Crothall Healthcare Blog

How We Help Hospitals Eliminate Waste

Every US hospital generates an enormous amount of waste. The good news is that the majority of hospital waste can be recycled. The World Health Organization (WHO) estimates that 85% of total waste created is general, non-hazardous waste, and only 15% is considered hazardous material.

By Chad Haraschak, Crothall Regional Director of Operations

According to the WHO, a hospital’s solid waste consists of the following categories:

  • 54% is comprised of paper and cardboard
  • 18% organics
  • 15% plastics
  • 3% metal
  • 2% glass.

Managing these large volumes of solid waste and establishing recycling programs for each of them can save hospitals hundreds of thousands of dollars annually and stop tons of materials from filling up our landfills.

How Crothall Helps

Because purchasing decisions can help drive waste out of the industry, hospitals look to Group Purchasing Organizations (GPOs), such as Crothall, for our ideas.  One good case study is our work with Hackensack Meridian Health Jersey Shore University Medical Center, a part of the Hackensack Meridian Health System, one of the largest healthcare organizations on the East Coast, Jersey Shore has a 646-bed academic medical center, a Level 2 trauma center and a children’s hospital.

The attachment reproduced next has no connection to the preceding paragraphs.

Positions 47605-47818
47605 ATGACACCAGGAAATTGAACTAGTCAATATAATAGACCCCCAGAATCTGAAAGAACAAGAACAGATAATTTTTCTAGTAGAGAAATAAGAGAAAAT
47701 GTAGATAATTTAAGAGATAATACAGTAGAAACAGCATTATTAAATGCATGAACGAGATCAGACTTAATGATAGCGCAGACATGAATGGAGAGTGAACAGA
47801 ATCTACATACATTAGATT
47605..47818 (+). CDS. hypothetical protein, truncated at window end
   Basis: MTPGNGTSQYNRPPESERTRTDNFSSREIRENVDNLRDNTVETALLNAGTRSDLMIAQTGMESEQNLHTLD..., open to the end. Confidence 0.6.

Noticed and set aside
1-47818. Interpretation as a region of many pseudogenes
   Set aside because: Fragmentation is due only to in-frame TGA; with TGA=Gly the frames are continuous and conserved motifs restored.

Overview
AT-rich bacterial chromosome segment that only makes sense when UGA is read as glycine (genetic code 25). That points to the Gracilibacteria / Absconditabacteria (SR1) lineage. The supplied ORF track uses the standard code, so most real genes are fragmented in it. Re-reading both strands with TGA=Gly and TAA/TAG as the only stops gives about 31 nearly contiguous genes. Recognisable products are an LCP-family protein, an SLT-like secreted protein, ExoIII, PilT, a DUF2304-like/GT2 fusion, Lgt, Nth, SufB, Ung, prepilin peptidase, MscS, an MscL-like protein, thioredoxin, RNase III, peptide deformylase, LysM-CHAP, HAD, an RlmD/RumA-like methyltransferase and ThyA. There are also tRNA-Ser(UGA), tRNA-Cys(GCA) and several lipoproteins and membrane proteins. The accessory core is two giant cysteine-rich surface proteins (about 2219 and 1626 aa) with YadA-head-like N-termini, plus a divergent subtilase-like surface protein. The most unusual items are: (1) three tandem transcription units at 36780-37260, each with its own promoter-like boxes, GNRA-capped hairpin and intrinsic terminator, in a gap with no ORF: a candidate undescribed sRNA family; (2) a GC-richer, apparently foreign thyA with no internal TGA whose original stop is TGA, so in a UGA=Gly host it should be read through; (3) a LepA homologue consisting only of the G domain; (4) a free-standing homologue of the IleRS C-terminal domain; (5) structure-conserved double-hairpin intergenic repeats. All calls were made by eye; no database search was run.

Here’s how we are making a difference:

Eliminate Waste from Suppliers

The fight to eliminate waste begins before medical supplies and other materials even enter the hospital’s front door. Jersey Shore’s corporate purchasing team mandates all suppliers are required to use packaging that can be recycled. And in some cases, there is no wrapping at all. For example, years ago, our linen came in bundles wrapped in plastic. A simple change that made an impact was to have the linen carts themselves delivered with just a sheet of plastic on top, reducing the amount of plastic used dramatically. This still meets guidelines, while reducing waste.

Single Stream Recycling